Thursday, October 29, 2009

Lowering Nuclear Costs

I am a big fan of Barack Obama, but the folks who are advising him on his energy policy are playing him for a fool. Blogger "uvdiv" recently demonstrated the incongruity of Mr. Obama's message and its setting in a recent speech the President gave at a new Florida Power & Light Solar generating facility. In order to fully appreciate the unintentional Irony of the president's speech, the reader is also encouraged to read a post on it in Rod Adams' blog. Rod calculates that given a capacity factor of 25%,
the capital cost of the facility is roughly equivalent to paying $21,600 per kilowatt for a plant that has a capacity factor of 90%, which is a bit less than average for a US nuclear power plant.
Rod's calculation is probably low since it fails to take into account the effect of Florida's frequent cloud cover on the solar plants generating capacity. Given the huge cost of the solar facilities rather modest power output, the President's remark that the traditional grid
costs us too much money
seems downright absurd.

The president talked about

The President then ascended into the realm of the transcendentally silly.
a clean energy superhighway that can take the renewable power generated in places like De Soto and deliver it directly to the American people in the most affordable and efficient way possible.

Oh please, please, please Mr. President, tell us that you did not write that. Tell us that you did not think about what you were saying. The president talked about saving consumers $20 billion, saving $150 billion, cutting utility bills, without the slightest insight into the huge cost of the facility where he chose to make his speech.

The President clearly does not have a clue, furthermore he sets himself on the side of "Green" rhetoric, and against a sensible dialogue about our energy future.
I have to be honest with you, though. The closer we get to this new energy future, the harder the opposition's going to fight. The more we're going to hear from special interests and lobbyists in Washington whose interests are contrary to the interests of the American people.

There are those who are also going to suggest that moving toward a clean energy future is going to somehow harm the economy or lead to fewer jobs.

What the President does not seem to understand is that his view of the energy future is going to be enormously expensive, so expensive that it will be possible for this country to afford it, and ruinous if it tries.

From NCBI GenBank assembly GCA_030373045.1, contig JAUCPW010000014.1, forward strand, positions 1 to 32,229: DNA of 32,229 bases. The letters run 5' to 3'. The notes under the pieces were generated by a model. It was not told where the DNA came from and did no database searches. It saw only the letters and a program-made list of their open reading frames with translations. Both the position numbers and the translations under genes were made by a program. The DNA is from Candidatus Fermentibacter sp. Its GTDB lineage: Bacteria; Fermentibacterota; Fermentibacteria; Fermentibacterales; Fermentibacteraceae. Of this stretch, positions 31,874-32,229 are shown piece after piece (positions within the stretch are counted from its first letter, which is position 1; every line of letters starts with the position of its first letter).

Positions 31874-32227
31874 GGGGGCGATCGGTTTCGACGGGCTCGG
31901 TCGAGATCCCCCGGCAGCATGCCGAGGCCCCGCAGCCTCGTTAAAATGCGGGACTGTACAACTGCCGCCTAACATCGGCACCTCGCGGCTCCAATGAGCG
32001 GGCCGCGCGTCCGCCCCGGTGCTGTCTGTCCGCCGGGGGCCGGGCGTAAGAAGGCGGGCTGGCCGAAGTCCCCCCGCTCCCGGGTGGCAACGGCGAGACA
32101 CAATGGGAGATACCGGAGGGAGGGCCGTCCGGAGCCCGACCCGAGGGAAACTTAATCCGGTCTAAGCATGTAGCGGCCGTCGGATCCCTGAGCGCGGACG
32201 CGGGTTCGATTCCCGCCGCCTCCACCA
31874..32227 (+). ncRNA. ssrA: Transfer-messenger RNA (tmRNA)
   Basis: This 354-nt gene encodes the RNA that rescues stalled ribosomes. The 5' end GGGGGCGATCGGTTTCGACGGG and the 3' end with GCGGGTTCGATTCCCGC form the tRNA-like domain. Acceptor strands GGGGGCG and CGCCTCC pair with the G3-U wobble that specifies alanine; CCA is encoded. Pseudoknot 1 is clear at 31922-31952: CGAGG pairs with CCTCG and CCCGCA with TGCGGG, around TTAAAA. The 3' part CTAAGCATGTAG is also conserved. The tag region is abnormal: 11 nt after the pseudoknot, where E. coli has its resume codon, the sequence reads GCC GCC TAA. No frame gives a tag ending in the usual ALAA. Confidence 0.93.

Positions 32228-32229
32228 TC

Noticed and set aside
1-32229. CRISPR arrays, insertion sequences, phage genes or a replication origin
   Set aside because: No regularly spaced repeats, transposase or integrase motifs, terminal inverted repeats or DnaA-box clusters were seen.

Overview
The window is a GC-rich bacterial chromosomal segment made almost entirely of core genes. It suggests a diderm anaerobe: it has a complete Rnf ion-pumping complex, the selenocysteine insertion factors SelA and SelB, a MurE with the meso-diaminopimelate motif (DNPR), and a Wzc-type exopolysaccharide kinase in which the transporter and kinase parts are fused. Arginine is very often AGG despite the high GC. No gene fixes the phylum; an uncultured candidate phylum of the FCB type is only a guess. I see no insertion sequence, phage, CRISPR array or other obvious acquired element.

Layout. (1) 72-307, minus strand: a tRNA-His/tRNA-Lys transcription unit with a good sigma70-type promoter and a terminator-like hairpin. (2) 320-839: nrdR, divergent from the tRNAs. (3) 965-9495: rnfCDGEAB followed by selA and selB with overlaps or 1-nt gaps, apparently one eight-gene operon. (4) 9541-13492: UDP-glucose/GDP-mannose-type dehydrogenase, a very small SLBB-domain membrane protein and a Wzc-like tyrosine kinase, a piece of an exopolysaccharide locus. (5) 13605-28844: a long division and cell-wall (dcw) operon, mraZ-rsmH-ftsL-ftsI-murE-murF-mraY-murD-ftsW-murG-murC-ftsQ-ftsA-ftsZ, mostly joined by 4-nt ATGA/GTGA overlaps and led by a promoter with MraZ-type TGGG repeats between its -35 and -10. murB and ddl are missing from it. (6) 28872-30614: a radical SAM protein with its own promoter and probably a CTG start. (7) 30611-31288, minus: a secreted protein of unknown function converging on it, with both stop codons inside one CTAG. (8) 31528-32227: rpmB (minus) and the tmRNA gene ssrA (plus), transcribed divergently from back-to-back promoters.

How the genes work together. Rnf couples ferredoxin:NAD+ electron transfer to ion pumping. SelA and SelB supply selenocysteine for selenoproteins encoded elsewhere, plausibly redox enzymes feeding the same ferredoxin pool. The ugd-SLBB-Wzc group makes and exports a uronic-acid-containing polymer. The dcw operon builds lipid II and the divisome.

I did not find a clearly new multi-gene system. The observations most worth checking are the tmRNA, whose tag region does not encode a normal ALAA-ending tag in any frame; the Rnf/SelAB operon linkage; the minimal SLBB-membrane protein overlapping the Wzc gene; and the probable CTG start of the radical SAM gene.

In 2007 when I began to explore our national energy options, the high cost of the "green" renewable energy option quickly became clear. It also became quite clear to me that the cost of conventional nuclear power plants would be too high to make Light Water Reactors the technology of choice for carbon mitigation. This is not to say that Light Water Reactors are impossibly expensive. In fact the levelized cost of power produced from LWRs built during the next decade appears to be lower than the Levelized cost of Solar or wind generation facilities. The problem then is that all carbon replacement energy forms currently on the table are too expensive.

As I have noted else were, the current cost of reactor construction in India is already competitive with the cost of coal fired electrical generation plants, and improving the economies of scale of Indian reactors would appear to hold the promise of even lower capital costs. In addition Indian nuclear technology is rapidly developing, and it appears that India will be the first nation to develop a low cost thorium fuel cycle. It is clearly the case that unless the cost of post-carbon energy in the United States can be dramatically lowered, that the United States will become an economic backwater.

Given the high price of renewable electrical technology, and the high price of Light Water Reactors, alternative low cost electrical technology should be given the highest priority for the sake of maintaining the nation's economy. I have long been aware that advanced nuclear technologies were explored at American National Laboratories from the 1940's until the 1990's. These technologies were not rejected for technical reasons, but because they did not receive political support for their further development and implementation.

Researchers at Oak Ridge National Laboratory regarded Molten Salt Reactor technology as being particularly promising. In 1967 ORNL Director Alvin Weinberg wrote:
Nuclear power, based on light-water-moderated converter reactors, seems to be an assured commercial success. This circumstance has placed upon the Atomic Energy Commission the burden of forestalling any serious rise in the cost of nuclear power once our country has been fully committed to this source of energy. It is for this reason that the development of an economical breeder, at one time viewed as a long-range goal, has emerged as the central task of the atomic energy enterprise. Moreover, as our country commits itself more and more heavily to nuclear power, the stake in developing the breeder rises—breeder development simply must not fail. All plausible paths to a successful breeder must therefore be examined carefully.